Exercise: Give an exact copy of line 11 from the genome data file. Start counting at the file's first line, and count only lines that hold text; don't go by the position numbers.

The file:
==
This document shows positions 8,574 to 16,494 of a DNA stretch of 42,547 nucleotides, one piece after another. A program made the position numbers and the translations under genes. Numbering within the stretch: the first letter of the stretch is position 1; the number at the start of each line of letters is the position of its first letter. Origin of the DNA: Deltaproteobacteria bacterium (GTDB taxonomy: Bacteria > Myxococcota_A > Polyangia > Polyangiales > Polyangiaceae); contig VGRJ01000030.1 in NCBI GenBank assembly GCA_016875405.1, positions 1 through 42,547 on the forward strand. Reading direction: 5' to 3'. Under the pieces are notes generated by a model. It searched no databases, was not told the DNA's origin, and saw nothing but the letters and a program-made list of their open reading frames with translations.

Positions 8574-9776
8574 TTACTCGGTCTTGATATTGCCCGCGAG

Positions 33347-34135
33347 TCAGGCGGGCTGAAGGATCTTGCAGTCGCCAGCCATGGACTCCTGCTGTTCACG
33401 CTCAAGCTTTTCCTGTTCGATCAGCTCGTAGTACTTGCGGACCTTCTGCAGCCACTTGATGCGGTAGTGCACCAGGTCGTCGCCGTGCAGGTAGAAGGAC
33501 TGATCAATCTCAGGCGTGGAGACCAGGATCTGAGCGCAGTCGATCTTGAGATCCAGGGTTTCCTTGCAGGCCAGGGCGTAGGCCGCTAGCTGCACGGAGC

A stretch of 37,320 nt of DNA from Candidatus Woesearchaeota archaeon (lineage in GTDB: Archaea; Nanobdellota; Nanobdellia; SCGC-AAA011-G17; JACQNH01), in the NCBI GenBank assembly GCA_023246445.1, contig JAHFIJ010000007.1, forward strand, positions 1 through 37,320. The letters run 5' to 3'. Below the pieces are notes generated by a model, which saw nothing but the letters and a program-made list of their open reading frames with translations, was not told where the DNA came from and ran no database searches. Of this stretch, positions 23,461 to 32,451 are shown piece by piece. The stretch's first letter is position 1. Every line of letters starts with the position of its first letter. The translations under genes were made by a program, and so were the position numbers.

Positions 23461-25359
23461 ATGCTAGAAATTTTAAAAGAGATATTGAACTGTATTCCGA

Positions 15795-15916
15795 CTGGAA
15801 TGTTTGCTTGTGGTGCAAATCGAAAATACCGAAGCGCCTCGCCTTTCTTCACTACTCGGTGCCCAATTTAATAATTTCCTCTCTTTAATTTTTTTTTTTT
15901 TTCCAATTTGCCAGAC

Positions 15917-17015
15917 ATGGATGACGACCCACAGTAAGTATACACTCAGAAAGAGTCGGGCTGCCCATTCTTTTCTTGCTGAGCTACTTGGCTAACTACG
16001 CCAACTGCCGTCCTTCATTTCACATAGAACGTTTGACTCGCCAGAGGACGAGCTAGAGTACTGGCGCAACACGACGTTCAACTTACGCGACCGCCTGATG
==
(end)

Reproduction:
Positions 15795-15916